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How to create a beech look Whitewash on wooden furniture.

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The_Wood_Basher

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So I thought I would share my way of creating a whitewash on furniture as it is different to others!

This look is not for everyone and its also not easy to undo should you decide at a later date that you dont like it, so keep that in mind. However it is a good way to give a whole new look to older furniture, you can also hide marks and defects during the process.

What you will need:
Sand paper
Wire brush
Baby wipes
White paint
clear cloat
Painting supplies

The process is actually quite easy, it only has 5 steps. However it does take some time.

Step 1:
Sand the whole piece of furniture, if it already has a varnish then you will need to sand that but not necessarily remove it all. Its important to sand with the grain. At this point you can also make any repairs you feel it needs, feel free to use filler as we can hide this later.

Step2:
The sanding will have closed the pores of the wood and we need to open them back up, Give it a good scrub with a NEW wire brush. Make sure it is new or at least very clean! As with the sanding be sure to brush with the grain. Once this is done, vacuum all the surfaces and then wipe them down with a damp cloth.

Step 3:
Apply the paint to a side or small area to work on, be sure to get plenty on and not to worry too much about the grain. Its most important just to get the whole piece covered. Leave about 10 minutes or until you see the surface start to dry.

Step 4:
This is the part where you create the beech look, so get the baby wipes and start removing paint to reveal the wood underneath. You will see that the paint soaks into the wood more in certain areas and that is ok. Use the brush to bring back the grain of the wood and remove the wipe marks from removing the paint. How you decide to leave the piece at this point is how it will look once finished. Leave to dry overnight

Step 5:
Once dry go over the whole piece with 400 grit sand paper and then a damp cloth. You can now add your clear coat to finish it off. Apply 2 coats if needed.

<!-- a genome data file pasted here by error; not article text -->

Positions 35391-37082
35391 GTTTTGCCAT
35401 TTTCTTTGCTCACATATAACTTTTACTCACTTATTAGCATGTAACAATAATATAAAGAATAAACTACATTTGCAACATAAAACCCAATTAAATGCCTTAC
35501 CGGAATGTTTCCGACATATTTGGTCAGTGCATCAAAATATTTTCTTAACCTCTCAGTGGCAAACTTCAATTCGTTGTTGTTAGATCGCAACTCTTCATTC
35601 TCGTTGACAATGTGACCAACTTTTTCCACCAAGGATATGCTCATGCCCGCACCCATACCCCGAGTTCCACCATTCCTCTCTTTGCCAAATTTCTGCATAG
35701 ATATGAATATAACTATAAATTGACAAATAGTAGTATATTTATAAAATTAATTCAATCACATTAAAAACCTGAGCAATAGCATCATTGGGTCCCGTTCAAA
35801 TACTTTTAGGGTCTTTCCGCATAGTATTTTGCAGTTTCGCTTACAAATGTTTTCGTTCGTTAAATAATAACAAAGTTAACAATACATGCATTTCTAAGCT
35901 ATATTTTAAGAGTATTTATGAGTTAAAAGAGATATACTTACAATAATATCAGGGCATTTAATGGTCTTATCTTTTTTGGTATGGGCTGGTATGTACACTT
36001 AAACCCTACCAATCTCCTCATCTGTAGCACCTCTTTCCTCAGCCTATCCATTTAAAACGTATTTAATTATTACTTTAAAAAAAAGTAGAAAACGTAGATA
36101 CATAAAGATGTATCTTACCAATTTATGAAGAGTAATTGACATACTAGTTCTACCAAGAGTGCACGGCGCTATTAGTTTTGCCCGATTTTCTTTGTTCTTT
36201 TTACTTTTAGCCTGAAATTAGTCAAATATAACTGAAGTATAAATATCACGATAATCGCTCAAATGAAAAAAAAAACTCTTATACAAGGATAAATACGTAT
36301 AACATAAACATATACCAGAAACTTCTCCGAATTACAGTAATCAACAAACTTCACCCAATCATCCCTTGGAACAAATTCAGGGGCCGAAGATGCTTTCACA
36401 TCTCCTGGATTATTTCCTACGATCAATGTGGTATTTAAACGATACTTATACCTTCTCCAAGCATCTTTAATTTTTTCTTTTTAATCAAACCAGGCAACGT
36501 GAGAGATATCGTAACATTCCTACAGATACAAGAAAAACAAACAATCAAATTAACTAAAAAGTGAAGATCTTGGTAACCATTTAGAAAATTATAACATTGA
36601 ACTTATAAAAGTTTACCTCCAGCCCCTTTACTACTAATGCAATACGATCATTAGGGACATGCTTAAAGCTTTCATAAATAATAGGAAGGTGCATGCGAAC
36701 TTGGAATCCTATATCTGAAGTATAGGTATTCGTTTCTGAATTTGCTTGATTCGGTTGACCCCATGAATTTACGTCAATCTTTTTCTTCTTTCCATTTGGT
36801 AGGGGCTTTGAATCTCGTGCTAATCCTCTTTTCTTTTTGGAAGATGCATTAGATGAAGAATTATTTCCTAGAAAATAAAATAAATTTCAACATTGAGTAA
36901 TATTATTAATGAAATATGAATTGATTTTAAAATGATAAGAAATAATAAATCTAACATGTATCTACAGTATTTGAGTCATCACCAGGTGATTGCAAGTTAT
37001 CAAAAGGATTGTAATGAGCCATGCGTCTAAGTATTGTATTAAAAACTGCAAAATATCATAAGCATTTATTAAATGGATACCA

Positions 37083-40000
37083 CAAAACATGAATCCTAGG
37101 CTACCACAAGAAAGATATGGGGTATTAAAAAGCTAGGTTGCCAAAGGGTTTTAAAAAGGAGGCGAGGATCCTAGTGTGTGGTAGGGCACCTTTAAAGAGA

For the once who prefer to watch a video of this being done I have put one together here: https://youtu.be/crBPdnh9QW8

Whats your take on the effect? have you ever done anything like this?
 

sunnybob

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I'm too old to appreciate this trend. I dont understand the need to make new stuff look worn out.
When I was little, we couldnt afford new furniture and bought stuff like you show from the rag and bone man's cart. From the day we could afford to buy new, you wouldnt be able to give me that kind of finished wood.
Good job we're not all the same.
 

The_Wood_Basher

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True! but this wasn't a new piece, it was an old piece which would have other wise been replaced with something from Ikea.
 

sunnybob

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Now I'm even more confused. you took an old piece, and made it look older? =D>
 

JSW

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sunnybob":o3xzmhzs said:
Now I'm even more confused. you took an old piece, and made it look older? =D>
Oldest trick in the book, don't try to hide a fault, emphasise it
 

sunnybob

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Its a generation thing. I would have taken it apart and made it again to look new (or as close as I could get it)
 

Rorschach

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I think it turned out nicely.

I would much rather see a piece of furniture re-finished like this than thrown on the scrap.
 

sammy.se

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I guess it's like most trends - sometimes they don't fit convention. E.g. exposed bricks, industrial lighting, polished concrete, rustic/unfinished wooden furniture. All very stylish at the moment, but wouldn't have been considered as acceptable a few years back.

I like whitewashed furniture, but only when in place and styled with the rest of the room...
 
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